Wednesday, January 4, 2012

Skill & Fitness Features of Kickboxing

Martial arts such as kickboxing, in the hands of a skilled practitioner, provide a powerful method of a self-defense, a form of combat sport and a rigorous form of physical exercise. In addition to conditioning the body, kickboxing also trains the mind and the spirit. This emphasis on body, mind and spirit is consistent with the philosophy of kickboxing and other martial arts.
Kickboxing can refer to martial arts in general or to the Thai sport and martial art of muay Thai in particular. The L.A. Kung Fu website, in an article on muay Thai training, states that the Thai kickboxing art complements Buddhist philosophy, which emphasizes the development of the body's internal energy, or chi, through breathing, meditation and physical exercises such as those practiced in the martial arts.
Martial arts and Buddhism have strong links that extend to ancient east Asia, where kung fu and other martial arts developed. Many histories of the martial arts credit the Buddhist monk Bodhidharma with bringing an early form of kickboxing to the Shaolin temple in China. The style of kickboxing, or kung fu, practiced by Shaolin monks combine hard, striking techniques with softer, meditative movements. This is consistent with Buddhist philosophy's balance of the yin and yang, of hardness and softness, according to the Shaolin temple website.
George Petrotta, a longtime martial arts practitioner and a Ph.D. in theology and martial arts philosophy, writes that kickboxing and other martial arts strive to develop three aspects of existence: the body, the mind and the spirit. Kickboxing philosophy suggests that training must address all three aspects for a person to become a balanced human being.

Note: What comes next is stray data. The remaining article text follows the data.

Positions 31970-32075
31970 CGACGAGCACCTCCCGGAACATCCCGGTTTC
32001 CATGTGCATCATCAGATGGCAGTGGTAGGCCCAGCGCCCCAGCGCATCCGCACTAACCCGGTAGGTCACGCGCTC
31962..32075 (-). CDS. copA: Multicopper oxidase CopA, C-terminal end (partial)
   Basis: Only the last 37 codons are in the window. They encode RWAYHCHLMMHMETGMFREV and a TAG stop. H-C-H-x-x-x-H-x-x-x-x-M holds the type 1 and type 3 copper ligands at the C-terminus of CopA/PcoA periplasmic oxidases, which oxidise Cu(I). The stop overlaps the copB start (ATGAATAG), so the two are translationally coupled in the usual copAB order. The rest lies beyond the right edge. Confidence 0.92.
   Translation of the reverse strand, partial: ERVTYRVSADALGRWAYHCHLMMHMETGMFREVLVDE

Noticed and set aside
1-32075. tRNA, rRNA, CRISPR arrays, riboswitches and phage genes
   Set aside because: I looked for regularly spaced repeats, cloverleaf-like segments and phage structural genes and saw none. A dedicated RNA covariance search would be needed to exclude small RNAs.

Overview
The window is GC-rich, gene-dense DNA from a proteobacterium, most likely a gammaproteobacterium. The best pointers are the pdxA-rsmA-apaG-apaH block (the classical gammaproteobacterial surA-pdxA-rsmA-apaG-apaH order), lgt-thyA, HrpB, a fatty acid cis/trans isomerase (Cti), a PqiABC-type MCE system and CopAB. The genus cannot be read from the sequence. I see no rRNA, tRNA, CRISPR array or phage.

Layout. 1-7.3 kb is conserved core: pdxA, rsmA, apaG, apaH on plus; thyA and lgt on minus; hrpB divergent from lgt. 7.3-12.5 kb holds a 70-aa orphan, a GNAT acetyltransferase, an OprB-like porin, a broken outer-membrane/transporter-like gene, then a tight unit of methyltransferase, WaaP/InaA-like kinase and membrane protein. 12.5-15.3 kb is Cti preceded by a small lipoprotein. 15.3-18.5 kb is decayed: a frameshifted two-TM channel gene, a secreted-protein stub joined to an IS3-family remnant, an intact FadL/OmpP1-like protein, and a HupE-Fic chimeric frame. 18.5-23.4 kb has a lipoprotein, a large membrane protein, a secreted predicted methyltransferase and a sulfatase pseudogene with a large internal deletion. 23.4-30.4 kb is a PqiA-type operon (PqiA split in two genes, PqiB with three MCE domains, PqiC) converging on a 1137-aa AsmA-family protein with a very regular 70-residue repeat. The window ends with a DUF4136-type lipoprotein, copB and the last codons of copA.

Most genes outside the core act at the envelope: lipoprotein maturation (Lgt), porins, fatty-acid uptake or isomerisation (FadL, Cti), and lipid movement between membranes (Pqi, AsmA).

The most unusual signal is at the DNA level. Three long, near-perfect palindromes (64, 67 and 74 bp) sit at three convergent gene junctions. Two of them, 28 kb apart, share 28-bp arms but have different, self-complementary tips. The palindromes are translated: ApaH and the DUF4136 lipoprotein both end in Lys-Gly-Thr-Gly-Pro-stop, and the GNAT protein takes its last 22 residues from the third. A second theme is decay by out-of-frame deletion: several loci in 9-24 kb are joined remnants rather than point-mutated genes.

Petrotta writes that the rigorous physical exercises practiced in kickboxing, such as foot and hand strikes, as well as blocking and grappling techniques, develop the body. By repeating basic and advanced kickboxing techniques, practitioners gain strength and agility. Kickboxing develops the mind by teaching the student to concentrate and keep the mind in coordination with the body. Finally, the martial arts develop the spirit through meditation and kickboxing practice as a form of personal improvement.
Expert Insight
Marco Sies, a world kickboxing champion living in Bethesda, Maryland, emphasizes that kickboxing's philosophy emphasizes the importance of achieving harmony between the mind, body and spirit. In a story published by the Washington Examiner newspaper, Sies stated that his kickboxing school combines philosophical teachings about happiness and inner peace with martial arts techniques.

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